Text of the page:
Sisterly Show Offers Taste of Japan
When state Sen. John Seymour was mayor of Anaheim from 1978 to 1982, his political counterpart in Mito, Japan, gave him the perfect accessory for political battle: a full-size replica of samurai armor complete with fierce-looking helmet and faceplate.
The armor, along with dozens of pieces of Japanese art and memorabilia, is on public display in the Anaheim Museum’s “Mito: Anaheim’s Sister City,” an eclectic mix of upscale souvenirs and bona fide treasures given to members of Anaheim’s Sister City Committee by Mito delegates since the two cities became linked 12 years ago.
Coordinated by Herbert E. Pruett, museum director, and June Lowry, Anaheim Sister City Committee president, the exhibit continues through April 16.
Located 60 miles northeast of Tokyo, Mito has a lengthy history, to say the least: Archeological findings in the area date to the Stone Age. Its rulers included members of the Yamato Clan in about AD 500 and the Tokugawa Clan in the early 1600s. Mito City was established formally in 1889, suffered heavy damages in a World War II air raid in 1945 and today has a population of more than 200,000.
The Anaheim/Mito relationship started to develop in the ‘70s when a member of the Mito City Council had a brother who lived in Anaheim. Correspondence between the communities revealed that they were similar in size and that each ranked education as a priority. The link became official in December of 1976.
Among the results of sister cityhood: an annual exchange of delegates that Lowry says “let’s us get to know each other on a one-to-one basis . . . and understand not only each other’s culture but why we think and react in different ways.”
The opening of “Mito: Anaheim’s Sister City” in November dovetailed with the arrival of the 1988 delegation from Mito, which included Mayor Kazunobu Sagawa, businessman/philanthropist Yuichi Hataya and local citizens. Hataya, chairman of Mito’s Sister City program, donated $50,000 to the Anaheim Museum in October and has pledged an additional $50,000 to be paid over the next 5 years.
The strong Japanese tradition of gift giving is also shown in the exhibit itself--items range from a luxurious wedding kimono and a delicate hakata doll to handmade ceramic plates and ceremonial lanterns.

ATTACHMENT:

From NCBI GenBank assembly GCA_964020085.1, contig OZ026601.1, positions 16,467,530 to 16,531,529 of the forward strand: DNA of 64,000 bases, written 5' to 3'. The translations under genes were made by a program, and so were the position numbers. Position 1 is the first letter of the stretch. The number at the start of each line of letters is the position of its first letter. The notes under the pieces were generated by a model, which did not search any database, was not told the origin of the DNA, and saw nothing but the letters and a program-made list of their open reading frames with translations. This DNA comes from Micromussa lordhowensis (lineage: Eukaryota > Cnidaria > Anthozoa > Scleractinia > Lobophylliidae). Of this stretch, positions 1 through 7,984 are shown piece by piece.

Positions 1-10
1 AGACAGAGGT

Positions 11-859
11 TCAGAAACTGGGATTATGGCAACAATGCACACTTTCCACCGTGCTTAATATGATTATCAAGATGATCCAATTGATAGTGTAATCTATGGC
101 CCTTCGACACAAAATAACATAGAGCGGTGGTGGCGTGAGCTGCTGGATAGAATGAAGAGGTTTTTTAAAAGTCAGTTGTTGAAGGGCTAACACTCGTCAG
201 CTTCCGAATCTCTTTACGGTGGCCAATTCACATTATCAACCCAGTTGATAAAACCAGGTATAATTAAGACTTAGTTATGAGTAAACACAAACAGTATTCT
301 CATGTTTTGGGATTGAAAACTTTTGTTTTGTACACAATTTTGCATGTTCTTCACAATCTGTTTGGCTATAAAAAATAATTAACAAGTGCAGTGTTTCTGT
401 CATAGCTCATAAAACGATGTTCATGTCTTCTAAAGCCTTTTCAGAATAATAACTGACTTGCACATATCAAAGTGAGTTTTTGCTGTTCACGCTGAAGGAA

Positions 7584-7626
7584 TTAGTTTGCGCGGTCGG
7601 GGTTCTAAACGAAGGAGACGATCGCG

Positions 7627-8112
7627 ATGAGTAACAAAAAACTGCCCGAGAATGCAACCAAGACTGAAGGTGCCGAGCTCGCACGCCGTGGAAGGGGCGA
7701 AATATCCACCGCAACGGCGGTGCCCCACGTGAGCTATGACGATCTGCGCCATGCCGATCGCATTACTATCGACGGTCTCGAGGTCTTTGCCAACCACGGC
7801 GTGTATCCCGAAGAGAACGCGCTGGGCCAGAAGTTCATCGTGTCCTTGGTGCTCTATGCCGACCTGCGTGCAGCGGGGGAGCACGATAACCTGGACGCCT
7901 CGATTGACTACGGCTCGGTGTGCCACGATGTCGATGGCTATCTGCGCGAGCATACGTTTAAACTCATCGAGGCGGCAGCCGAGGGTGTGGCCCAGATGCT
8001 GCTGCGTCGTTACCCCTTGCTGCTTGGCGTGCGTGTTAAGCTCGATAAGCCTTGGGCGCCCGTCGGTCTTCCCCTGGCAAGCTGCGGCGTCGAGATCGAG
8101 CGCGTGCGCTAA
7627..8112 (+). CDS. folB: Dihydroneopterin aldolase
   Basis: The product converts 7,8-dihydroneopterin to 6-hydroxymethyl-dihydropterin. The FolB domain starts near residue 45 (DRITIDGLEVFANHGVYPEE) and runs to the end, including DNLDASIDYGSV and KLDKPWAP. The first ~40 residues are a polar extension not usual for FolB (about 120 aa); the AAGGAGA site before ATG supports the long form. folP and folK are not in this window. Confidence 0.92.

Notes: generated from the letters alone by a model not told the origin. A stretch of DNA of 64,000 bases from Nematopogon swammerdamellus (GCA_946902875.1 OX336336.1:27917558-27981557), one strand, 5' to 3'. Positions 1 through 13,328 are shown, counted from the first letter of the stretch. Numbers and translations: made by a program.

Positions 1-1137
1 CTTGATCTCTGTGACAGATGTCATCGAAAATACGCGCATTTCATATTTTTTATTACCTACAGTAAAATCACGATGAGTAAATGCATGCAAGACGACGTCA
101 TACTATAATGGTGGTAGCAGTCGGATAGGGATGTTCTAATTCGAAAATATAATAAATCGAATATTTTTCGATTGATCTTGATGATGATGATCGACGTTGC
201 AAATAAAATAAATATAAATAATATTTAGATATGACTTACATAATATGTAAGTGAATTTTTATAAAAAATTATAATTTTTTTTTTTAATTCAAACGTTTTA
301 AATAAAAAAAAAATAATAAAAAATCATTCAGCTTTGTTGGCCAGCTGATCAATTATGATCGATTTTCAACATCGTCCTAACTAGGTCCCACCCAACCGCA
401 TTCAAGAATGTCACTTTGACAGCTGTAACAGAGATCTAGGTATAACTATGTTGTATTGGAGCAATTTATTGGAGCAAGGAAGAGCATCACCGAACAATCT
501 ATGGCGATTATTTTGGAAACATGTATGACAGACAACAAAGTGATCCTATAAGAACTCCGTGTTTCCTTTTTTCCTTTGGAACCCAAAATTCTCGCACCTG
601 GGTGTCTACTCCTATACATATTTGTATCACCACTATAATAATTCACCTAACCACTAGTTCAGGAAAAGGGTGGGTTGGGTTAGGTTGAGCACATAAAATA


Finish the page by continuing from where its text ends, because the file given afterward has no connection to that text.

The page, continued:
The samurai armor is one of the most impressive pieces in the show; it is composed of hundreds of tiny, decorated metal plates laid over heavy amber and orange brocade. Broad, armored epaulets protect the shoulders. The faceplate sports an evil grimace and (in case the wearer is lacking his own) a dark, sinister-looking mustache.
“The samurai is a warrior, similar to the knights of medieval times,” Lowry explained. “They fight for the shogun, who you might compare to a lord. In Mito, you can still see one of the original shogun summer palaces.” The armor featured in the exhibit, made as a collectible item, is typical of the kind worn by samurai during the feudal period, Lorsy said.
Displayed against a stark black wall in the gallery is the traditional wedding kimono, with shimmering red, green and yellow flowers on a quilted, emerald satin background. A large hanayome ningyo, or bridal doll, depicts the complete nuptial outfit topped off by the white, boxlike tauno kakushi headpiece, which, according to Japanese custom, serves as a hiding place for a woman’s jealousy during the ceremony.
Dolls enjoy an elevated status in Japan, and those displayed at the Mito show constitute something of a primer in Japanese art and culture. They include the contemporary clay hakata child-doll (a style designated in 1976 by the Japanese government as a national art); several colorful “paddle board” or “flat” dolls, commonly carried in parades or celebrations, and a graceful porcelain-faced geisha.
“The geisha is different from what most people think,” Lowry said. “She is a hostess and entertainer, not . . . a prostitute. A geisha would typically entertain at a dinner, dancing or singing or playing musical instruments, but that’s as far as it goes. It’s a great honor to be a geisha and requires years of special training.”
Traditional Japanese theater is also represented. A ceremonial kite and a silk wall hanging depict costumed Kabuki actors in scenes from traditional noh plays, and a couple of chubby-cheeked noh masks smile smugly on a back wall.
“Only men may become Kabuki,” Lowry said. “It’s a highly prestigious position, and in order to become well-known, you actually have to apprentice to another successful actor. An established Kabuki will portray the same characters for years, and when he retires he hands down that role to a selected person.”
Other items in the show include a delicate ceremonial tea set, decorative fans, miniature samurai helmets, hand-carved wood statuettes and a tiny lacquerware reproduction of a gyusha , an ox-drawn cart used during the Heian Period (AD 785 to 1185) to carry members of the royal family.
“Mito : Anaheim’s Sister City” continues through April 16 at the Anaheim Museum, 241 S. Anaheim Blvd. Hours: 10 a.m. to 4 p.m. Wednesdays through Fridays, noon to 4 p.m. Saturdays and Sundays. Admission is free, but a $1.50 donation from adults is suggested. Information: (714) 778-3301.